Children should not be left in cars to die


I have been seeing too many stories of children being left in cars to die recently, and what I have just read is even more shocking.

I did not know that this year, there have only been 18 reported deaths from children being left in cars. That number is down from last year which apparently according to this website that last year the number was 44. The average number of children who die in cars each year is 38 and since 1998 there have been 624 reported cases of children who have died because their parents either forgot, purposefully left them in their cars, or the children were playing in cars and got stuck.

An examination of media reports about 606 children who died in cars have the following circumstances. 51% of the children were forgotten, that’s 312 children. 29% were playing unattended, that’s 177 children. 18% were left intentionally, that’s 111 children and 1% which are 6 children are all unknown causes of death.

184 children who died were all under the ages of 1 year. 134 were all 1 year, 118 were all 2 years old, 84 were all 3 years old, 35 were 4 years old, 19 were 5 years old, 9 were 6 years old and the numbers keep dropping as the ages go up, including up to 14 years old, of which there are 3 deaths.

This is unsettling to me because I cannot imagine any reason for this to happen. I think I can understand if a parent is forgetful because they have a lot on their minds. Like the movie Home Alone. They had so many children and someone miscounted, so they thought they had everyone, until the mother realized Kevin wasn’t with them. How could anyone forget Kevin? Luckily that all worked out in the end, but he wasn’t left in a car, he was left in a house where it wasn’t hot outside, but still, that shouldn’t have happened either. Then again, if they remembered him, we wouldn’t have had a funny movie to watch for Christmas.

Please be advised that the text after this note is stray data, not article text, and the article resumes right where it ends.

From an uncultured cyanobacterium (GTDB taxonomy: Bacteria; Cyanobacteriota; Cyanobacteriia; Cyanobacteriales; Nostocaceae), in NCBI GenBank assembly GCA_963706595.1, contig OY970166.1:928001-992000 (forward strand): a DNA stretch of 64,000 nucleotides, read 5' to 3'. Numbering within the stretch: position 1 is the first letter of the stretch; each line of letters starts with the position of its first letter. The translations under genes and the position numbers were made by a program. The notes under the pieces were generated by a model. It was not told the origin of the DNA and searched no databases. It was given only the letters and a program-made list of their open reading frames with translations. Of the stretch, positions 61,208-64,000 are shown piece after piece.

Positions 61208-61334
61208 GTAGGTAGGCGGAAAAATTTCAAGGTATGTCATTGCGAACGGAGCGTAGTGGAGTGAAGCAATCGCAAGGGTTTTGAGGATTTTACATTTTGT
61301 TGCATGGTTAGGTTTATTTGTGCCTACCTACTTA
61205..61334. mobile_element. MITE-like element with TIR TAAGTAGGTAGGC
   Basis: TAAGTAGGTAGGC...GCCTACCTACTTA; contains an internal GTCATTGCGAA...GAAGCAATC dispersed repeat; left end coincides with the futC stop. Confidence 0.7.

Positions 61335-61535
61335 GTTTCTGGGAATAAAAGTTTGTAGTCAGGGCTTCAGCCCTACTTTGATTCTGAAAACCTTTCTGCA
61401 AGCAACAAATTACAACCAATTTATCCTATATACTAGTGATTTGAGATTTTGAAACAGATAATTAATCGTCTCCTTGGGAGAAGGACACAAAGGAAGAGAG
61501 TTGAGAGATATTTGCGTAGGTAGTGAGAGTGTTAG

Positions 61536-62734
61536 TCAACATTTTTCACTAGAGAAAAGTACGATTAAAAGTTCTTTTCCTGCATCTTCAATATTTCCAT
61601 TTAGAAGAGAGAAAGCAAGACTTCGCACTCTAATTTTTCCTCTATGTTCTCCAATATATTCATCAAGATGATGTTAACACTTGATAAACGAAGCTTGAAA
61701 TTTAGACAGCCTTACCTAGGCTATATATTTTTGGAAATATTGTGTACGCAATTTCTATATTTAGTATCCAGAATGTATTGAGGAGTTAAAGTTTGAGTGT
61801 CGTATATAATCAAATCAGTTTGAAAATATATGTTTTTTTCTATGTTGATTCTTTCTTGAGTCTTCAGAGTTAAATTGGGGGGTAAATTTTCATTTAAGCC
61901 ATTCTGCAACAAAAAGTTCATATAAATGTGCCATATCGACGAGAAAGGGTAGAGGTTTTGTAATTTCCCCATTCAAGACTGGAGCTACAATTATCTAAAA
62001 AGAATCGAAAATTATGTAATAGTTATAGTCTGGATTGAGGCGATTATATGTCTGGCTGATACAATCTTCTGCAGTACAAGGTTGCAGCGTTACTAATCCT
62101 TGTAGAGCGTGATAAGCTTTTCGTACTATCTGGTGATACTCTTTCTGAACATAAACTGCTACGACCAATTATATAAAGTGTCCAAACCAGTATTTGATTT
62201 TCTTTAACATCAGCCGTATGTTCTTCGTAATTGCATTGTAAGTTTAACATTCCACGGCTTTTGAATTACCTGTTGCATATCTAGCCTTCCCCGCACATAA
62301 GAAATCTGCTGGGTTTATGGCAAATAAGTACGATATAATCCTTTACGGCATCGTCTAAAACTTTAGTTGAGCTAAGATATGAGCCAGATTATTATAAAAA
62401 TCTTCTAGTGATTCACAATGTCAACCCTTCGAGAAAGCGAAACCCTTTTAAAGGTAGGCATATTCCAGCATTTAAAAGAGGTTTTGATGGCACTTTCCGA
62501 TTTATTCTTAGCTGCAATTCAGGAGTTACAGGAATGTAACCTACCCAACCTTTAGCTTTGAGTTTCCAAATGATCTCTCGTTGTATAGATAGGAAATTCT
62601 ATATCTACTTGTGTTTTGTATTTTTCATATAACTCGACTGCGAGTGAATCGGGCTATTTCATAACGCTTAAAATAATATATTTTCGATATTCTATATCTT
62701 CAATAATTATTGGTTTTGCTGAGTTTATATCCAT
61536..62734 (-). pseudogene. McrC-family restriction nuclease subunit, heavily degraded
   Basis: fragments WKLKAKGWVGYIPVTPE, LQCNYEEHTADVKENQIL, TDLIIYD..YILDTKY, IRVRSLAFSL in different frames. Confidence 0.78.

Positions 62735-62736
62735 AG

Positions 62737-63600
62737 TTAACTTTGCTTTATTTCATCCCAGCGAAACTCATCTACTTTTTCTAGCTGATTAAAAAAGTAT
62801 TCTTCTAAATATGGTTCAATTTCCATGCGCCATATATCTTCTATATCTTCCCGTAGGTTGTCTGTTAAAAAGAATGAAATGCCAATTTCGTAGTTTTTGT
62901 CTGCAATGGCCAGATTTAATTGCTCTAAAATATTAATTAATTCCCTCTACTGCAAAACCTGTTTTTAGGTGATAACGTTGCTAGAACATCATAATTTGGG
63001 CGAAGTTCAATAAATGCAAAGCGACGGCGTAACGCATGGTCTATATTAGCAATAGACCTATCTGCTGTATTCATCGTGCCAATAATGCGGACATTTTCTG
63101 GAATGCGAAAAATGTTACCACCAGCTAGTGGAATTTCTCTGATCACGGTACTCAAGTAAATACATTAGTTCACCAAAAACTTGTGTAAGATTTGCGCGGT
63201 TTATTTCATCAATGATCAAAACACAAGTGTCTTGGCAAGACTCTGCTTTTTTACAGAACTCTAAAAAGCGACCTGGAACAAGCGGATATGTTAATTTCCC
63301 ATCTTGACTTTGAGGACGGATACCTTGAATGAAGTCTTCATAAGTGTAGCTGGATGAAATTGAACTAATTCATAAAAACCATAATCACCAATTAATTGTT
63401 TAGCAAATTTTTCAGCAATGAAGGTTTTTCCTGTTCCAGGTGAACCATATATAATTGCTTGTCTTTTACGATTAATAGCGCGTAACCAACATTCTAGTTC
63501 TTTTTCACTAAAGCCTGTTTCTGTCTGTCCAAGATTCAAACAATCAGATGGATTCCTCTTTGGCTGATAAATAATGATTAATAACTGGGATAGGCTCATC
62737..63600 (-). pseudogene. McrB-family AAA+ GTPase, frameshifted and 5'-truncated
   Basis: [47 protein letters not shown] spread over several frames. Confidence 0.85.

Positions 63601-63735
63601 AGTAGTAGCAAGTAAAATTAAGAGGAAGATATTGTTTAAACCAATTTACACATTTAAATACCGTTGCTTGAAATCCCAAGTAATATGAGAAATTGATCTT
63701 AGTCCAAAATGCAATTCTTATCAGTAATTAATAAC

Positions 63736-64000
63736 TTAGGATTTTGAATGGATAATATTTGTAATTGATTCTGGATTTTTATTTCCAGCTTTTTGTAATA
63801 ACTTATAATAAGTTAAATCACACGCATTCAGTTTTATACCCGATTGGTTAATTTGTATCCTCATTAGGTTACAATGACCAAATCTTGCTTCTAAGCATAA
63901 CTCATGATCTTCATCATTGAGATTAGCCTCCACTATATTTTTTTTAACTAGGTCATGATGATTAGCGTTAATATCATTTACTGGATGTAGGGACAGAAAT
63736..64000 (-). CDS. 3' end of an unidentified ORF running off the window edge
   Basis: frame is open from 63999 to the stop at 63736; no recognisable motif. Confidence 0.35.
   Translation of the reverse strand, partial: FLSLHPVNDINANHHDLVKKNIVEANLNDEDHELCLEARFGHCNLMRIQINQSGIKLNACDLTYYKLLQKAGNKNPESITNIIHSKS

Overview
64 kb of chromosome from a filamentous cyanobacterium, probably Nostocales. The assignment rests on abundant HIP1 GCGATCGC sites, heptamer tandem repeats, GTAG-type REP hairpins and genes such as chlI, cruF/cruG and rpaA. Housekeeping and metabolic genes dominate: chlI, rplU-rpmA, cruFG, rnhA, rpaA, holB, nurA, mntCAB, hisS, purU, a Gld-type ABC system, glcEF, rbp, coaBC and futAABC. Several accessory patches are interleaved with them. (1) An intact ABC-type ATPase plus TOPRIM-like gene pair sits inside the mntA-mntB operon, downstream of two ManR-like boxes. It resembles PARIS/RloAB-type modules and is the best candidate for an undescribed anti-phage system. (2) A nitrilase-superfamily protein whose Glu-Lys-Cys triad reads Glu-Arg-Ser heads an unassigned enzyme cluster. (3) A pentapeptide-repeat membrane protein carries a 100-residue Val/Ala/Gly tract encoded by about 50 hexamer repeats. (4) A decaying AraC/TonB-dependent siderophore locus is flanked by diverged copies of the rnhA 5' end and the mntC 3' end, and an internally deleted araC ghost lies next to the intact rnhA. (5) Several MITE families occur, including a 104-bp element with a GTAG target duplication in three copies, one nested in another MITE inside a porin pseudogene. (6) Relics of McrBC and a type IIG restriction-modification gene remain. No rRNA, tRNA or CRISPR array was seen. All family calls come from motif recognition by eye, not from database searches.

Now before anyone calls me a jerk, I’m not saying the parents who accidentally forget their children are horrible people. In fact, I’m not passing judgment on anyone. I am simply saying I cannot believe that this is happening. Not only can I not believe it is happening, but I cannot believe it is STILL happening knowing it can happen.

If you leave your child in a car and it is 70 degrees outside, your car can heat up about 10 to 15 degrees. When it is 80 to 85 in the car and the windows are all rolled up with barely any oxygen, they will suffocate. If the temperature can go up 10 to 15 degrees when it’s 70, imagine how hot it will get if it is 100 degrees outside. We went to the movies today and it was about 102 degrees outside. The car said it was 120 degrees, and boy was it hot inside there. We had to open the windows to let all the hot air leave before the A/C would do any good.

I can never have children. Never. Ever. Why? If you read my book you should know why. I was diagnosed with HIV in 1991 and I was upgraded to AIDS in 1994. When I came out of the hospital from nearly dying in 1994, I was told to apply for disability and I have been on permanent disability since. I was supposed to die from 2000 to 2005, but here I am. In 2010 I was told by one of my doctors that I probably only had 10 more years left. That’s what prompted me to start writing my book in 2010. It was a bucket list thing. I’ve always dreamed of writing a book and my memoir was the only thing I could think to write because it didn’t take much thinking to write. Memories are easier to write down than having to make up an imaginary world with imaginary people. It was just easier to write. My childhood dream was fiction, but I didn’t think I had any time for that.